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Stepping Up (is hard to do?) Lecture by Takako Hikotani, Columbia University

Shinzo Abe
Prime Minister of Japan Shinzo Abe

March 30, 2018

What impact is the Trump administration having on Japan’s role in the world? How is Japan shaping international relations economically and politically as a result? Join us for a talk by Takako Hikotani of Columbia University at the Griffith and Patricia Way Lecture on April 19, 2018 at 7 PM. Hikotani’s recent article “Trump’s Gift to Japan” in Foreign Affairs magazine has sparked debate about the leadership roleof Japan.  She will be focusing on how Japan has adapted to the Trump administration thus far, current policies under the slogan “Free and Open Indo-Pacific Strategy,” and the challenges and limitations to Japanese international relations of the future arguing that a role reversal is necessary for Japan. Rather than continuing as the beneficiary of a liberal order led by the U.S., Japan must do everything it can to save that order, and keep the U.S. from withdrawing from it altogether.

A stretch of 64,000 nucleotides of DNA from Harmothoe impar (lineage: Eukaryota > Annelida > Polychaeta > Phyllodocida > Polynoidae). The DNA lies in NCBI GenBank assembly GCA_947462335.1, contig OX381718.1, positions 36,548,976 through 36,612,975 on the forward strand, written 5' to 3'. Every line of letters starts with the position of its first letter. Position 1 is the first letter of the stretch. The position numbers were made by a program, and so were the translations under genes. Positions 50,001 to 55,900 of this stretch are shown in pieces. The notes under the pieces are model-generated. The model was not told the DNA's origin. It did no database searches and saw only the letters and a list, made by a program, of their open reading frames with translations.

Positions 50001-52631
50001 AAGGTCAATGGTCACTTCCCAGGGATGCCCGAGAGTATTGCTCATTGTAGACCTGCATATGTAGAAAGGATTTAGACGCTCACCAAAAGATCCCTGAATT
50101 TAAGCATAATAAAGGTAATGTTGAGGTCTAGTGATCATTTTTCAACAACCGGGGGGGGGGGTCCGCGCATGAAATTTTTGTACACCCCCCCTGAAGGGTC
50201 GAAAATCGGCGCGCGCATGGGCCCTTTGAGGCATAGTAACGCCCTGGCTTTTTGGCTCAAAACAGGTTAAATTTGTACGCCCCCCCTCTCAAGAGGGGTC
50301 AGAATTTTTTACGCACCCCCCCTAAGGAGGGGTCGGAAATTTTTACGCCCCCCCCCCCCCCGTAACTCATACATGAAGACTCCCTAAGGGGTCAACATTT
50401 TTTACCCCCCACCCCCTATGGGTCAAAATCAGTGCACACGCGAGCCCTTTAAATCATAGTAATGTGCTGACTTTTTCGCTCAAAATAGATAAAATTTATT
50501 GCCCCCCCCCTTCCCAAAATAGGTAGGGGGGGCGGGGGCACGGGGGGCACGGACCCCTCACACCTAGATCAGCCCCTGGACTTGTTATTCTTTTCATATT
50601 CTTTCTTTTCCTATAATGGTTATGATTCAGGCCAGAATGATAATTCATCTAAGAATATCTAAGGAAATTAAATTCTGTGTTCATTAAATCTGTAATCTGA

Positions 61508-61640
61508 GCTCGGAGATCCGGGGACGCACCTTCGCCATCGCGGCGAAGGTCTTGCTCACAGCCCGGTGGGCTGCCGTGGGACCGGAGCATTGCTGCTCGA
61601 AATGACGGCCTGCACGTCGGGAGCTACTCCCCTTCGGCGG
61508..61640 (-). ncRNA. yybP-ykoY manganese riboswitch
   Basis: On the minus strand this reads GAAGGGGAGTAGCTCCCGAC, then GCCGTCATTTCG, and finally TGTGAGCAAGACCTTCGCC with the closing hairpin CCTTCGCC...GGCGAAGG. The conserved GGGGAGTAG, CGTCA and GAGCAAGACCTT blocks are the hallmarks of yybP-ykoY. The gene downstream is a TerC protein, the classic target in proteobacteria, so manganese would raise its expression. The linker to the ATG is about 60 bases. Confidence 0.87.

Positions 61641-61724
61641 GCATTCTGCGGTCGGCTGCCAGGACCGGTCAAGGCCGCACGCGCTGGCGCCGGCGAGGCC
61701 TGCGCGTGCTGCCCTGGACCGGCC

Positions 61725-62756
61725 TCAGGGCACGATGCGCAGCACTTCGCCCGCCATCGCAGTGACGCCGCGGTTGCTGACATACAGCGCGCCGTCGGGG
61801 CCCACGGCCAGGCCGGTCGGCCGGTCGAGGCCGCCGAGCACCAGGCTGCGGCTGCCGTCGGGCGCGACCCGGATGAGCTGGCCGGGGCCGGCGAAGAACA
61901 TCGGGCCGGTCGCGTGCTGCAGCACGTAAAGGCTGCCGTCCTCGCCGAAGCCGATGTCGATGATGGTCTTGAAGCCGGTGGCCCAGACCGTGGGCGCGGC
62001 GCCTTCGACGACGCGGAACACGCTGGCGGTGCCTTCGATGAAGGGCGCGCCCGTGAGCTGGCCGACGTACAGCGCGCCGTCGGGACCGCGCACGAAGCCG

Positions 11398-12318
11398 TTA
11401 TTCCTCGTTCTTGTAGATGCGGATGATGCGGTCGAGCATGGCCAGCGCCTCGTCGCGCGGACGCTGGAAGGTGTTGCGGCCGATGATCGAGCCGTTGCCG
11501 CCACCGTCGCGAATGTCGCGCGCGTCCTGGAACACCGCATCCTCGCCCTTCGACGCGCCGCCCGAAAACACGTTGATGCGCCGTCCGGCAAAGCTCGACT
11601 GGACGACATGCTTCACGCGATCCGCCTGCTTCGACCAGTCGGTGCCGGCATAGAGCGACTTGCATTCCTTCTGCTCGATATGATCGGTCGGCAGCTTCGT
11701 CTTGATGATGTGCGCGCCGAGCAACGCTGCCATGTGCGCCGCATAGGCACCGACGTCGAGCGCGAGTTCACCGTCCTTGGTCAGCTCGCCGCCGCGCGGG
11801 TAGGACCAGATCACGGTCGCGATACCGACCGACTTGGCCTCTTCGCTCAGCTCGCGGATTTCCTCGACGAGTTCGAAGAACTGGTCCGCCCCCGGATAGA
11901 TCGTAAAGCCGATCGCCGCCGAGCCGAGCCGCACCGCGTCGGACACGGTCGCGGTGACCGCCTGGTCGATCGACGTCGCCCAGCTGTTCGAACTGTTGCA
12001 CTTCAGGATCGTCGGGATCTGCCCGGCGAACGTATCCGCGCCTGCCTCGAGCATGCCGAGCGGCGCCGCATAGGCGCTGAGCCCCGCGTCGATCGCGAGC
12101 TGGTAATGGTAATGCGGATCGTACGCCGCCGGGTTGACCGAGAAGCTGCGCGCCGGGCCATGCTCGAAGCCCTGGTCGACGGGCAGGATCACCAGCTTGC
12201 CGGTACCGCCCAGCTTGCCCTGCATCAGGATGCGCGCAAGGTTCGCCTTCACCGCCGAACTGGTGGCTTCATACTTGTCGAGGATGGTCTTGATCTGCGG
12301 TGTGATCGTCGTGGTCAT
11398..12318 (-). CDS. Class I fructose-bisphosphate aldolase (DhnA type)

Takako Hikotani is a Gerald L. Curtis Associate Professor of Modern Japanese Politics and Foreign Policy at Columbia University. Her article “Trump’s Gift to Japan” (Foreign Affairs, October ’17) has spurred debate about the impact of the Trump presidency on U.S.-Japan relations. Professor Hikotani previously held positions at the National Defense Academy of Japan, the Ground Self Defense Force and Air Self Defense Force Staff Colleges, and the National Institute for Defense Studies.

Stepping Up (is hard to do?) is the latest in the annual Way Lecture Series which was established in 2006 in honor of Griffith and Patricia Way’s dedication and commitment to the study of Japan.

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Japan Studies Program

Henry M. Jackson School of International Studies
University of Washington
Box 353650
Seattle WA, 98195-3650